Daniel L. Erickson Ph.D., is a founder and managing partner of FSRI. He is an expert geospatial analyst with over 20 years of experience. He is forever evolving as a transdisciplinary researcher and consultant, tackling problems from a whole systems perspective. Dr. Erickson has experience working with senior management at Fortune 100 companies, non-profits and government agencies.
Over the past few years, Dr. Erickson has focused his efforts on sustainable food production to feed an exponentially growing human population. As such, he has been conducting food systems research, looking at the entire field to plate chain from a spatial perspective. In particular, he has been using GIS and related technologies to analyze the multifunctionality of human dominated landscapes. The results of these analyses are meant to guide the design, planning and retrofitting of our existing landscapes The goal of these efforts is to increase landscape functionality in order to provide multiple benefits to society and the natural systems that sustain life. Dr. Erickson has also developed methodologies using GIS and remotely sensed imagery to identify the “lost” interstitial spaces within our developed landscapes that can be reclaimed for food production and other uses.
Erickson, D.L., Lovell, S.T., Méndez, V.E. (2013) Identifying, quantifying and classifying agricultural opportunities for land use planning. Landscape and Urban Planning 118; 29-39.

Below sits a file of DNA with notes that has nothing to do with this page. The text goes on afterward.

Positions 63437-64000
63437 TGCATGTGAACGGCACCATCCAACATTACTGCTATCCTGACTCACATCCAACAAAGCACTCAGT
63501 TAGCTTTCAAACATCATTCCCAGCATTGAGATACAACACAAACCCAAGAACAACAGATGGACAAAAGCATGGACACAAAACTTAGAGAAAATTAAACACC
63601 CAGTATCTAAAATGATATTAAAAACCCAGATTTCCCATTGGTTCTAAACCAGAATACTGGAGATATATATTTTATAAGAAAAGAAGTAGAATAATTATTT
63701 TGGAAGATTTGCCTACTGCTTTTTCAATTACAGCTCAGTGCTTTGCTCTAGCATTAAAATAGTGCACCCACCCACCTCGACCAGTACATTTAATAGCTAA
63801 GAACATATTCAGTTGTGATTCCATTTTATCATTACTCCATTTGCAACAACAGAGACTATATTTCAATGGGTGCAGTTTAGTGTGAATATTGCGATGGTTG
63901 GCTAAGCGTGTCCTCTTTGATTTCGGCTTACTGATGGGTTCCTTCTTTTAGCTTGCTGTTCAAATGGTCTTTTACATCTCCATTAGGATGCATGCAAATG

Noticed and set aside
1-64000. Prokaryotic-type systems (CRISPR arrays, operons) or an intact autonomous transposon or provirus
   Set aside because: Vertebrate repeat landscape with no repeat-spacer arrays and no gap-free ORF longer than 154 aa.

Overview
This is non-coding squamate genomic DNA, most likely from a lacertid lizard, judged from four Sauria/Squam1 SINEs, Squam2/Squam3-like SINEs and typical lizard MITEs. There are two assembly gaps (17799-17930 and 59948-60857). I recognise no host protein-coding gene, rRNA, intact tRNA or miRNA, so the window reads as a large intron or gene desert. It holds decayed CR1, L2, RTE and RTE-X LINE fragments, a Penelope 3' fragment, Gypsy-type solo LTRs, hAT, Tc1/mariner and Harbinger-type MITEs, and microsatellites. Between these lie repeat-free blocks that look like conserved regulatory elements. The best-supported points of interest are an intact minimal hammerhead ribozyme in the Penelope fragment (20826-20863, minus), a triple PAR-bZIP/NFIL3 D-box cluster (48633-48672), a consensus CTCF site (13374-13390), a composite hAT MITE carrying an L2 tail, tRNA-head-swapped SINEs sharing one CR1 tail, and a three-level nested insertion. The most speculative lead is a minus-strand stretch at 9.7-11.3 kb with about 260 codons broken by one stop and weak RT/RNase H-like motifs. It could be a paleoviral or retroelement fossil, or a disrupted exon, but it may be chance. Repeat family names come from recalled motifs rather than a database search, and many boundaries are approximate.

Erickson, D.L., Lovell, S.T., Méndez, V.E. (2011) Landowner willingness to embed production agriculture and other land use options in residential areas of Chittenden County, VT. Landscape and Urban Planning 103 (2); 174-184.
Lovell, S. T., Méndez, V. E., Erickson, D.L., Nathan, C. and DeSantis, S. (2010) Extent, pattern, and multifunctionality of treed habitats on farms in Vermont, USA. Agroforestry Systems 80(2); 153-171.
Lovell, S.T., DeSantis, S., Nathan, C.A., Olson, M.B., Méndez, V.E., Kominami, H.C., Erickson, D.L., Morris, K.S. and Morris, W.B. (2010) Integrating agroecology and landscape multifunctionality in Vermont: An evolving framework to evaluate the design of agroecosystems. Agricultural Systems 103(5); 327-341.
|Ph.D.||University of Vermont||Ecological Landscape Design and Agroecology|
|M.S.||Texas A & M University||Rangeland Ecology and Management|
|B.S.||Cornell University||Natural Resources|